When, in early 2011, we found out Elaine was pregnant, renovations on our house in Palo Alto were nearly finished. At that point, we hadn’t decided what would happen after the house was ready to live in: we were open to selling it, renting it, or living in it ourselves.

The fact that we’d soon have a little daughter made living in it — and a move to Palo Alto — more appealing. Our own new place, with a nice room for baby, lots of natural light, a beautiful kitchen (nice work, Elaine!), and an edible garden seemed like a great option.

But I also knew myself and my work patterns. It was hard to imagine having a baby, a startup, and an hour-plus commute. Dealing with two of those three would be challenging; dealing with all of them would just be stupid.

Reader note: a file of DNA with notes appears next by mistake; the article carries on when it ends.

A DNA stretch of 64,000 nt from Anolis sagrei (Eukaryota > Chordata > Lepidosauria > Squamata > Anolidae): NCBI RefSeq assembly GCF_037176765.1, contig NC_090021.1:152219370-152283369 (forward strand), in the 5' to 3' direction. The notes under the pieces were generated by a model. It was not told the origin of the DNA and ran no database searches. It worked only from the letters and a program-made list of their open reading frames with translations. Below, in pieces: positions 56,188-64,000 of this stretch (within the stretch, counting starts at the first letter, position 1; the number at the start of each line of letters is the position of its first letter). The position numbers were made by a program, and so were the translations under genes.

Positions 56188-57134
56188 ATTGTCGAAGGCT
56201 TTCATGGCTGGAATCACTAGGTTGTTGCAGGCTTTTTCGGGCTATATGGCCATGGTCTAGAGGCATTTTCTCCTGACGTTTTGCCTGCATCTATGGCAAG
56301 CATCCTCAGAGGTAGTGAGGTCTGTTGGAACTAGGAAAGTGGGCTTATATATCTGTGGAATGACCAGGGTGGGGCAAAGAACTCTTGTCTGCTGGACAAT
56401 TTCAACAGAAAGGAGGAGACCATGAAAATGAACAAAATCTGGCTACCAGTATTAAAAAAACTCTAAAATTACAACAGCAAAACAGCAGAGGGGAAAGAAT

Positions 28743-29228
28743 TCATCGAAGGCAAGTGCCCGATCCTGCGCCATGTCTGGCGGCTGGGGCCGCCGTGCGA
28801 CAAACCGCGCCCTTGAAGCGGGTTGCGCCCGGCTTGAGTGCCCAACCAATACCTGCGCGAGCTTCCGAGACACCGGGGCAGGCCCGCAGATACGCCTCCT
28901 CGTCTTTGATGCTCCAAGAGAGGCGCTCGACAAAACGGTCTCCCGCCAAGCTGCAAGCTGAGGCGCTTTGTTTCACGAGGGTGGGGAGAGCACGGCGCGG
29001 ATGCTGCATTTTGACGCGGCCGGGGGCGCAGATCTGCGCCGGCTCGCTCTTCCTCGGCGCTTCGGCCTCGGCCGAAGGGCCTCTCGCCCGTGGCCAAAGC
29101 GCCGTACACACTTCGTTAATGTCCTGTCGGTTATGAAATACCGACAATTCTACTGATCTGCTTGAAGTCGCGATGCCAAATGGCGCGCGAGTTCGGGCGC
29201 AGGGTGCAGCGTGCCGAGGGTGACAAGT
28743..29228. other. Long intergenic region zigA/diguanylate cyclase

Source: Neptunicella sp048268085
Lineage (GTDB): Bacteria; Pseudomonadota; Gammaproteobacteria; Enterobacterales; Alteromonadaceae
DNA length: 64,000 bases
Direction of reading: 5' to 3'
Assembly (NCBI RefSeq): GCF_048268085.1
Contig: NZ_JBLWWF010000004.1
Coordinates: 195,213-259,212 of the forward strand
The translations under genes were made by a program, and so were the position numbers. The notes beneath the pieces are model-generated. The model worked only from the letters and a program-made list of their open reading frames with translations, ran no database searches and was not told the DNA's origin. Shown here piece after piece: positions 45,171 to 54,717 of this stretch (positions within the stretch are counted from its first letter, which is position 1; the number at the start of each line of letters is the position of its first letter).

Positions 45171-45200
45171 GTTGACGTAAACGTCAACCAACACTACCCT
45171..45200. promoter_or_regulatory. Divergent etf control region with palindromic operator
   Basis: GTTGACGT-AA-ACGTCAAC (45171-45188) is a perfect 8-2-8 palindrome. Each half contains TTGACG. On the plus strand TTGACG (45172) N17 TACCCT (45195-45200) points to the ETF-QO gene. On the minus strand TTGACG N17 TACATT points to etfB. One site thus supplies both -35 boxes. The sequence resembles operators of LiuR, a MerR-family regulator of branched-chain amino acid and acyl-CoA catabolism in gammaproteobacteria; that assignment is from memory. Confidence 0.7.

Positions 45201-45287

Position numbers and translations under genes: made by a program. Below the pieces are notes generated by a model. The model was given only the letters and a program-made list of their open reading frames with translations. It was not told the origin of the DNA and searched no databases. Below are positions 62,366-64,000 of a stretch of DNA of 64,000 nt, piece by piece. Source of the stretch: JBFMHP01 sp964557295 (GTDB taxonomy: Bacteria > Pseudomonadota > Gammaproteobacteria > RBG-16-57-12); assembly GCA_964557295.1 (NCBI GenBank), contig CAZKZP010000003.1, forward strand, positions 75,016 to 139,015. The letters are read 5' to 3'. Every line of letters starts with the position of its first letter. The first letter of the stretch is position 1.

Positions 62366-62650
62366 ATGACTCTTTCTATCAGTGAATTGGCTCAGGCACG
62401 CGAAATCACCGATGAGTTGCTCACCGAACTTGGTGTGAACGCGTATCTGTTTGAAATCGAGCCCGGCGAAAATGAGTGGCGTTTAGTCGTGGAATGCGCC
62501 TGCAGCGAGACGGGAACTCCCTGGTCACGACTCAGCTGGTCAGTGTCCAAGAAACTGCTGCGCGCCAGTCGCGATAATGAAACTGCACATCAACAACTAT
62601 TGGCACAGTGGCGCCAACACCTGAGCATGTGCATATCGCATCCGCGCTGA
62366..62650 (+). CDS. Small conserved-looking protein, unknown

The more I thought about it, the more I realized what a move to Palo Alto would mean: the beginning of the end of my time at Circle of Moms.

Elaine and I soon decided we’d move back to the house when our daughter was born, and that meant my time at Circle of Moms would be limited. Certainly not “I’m giving two weeks notice” limited, but also not another five years.

I told Ephraim of my intentions, assuring him that my goal was to get Circle of Moms to a place where we’d both feel comfortable telling the team that my role would change. We agreed that it would not yet make sense to share those plans with the rest of the Circle of Moms team.

That marked the beginning of a very different phase from the one where I’d wake up at three AM and excitedly sit down to work.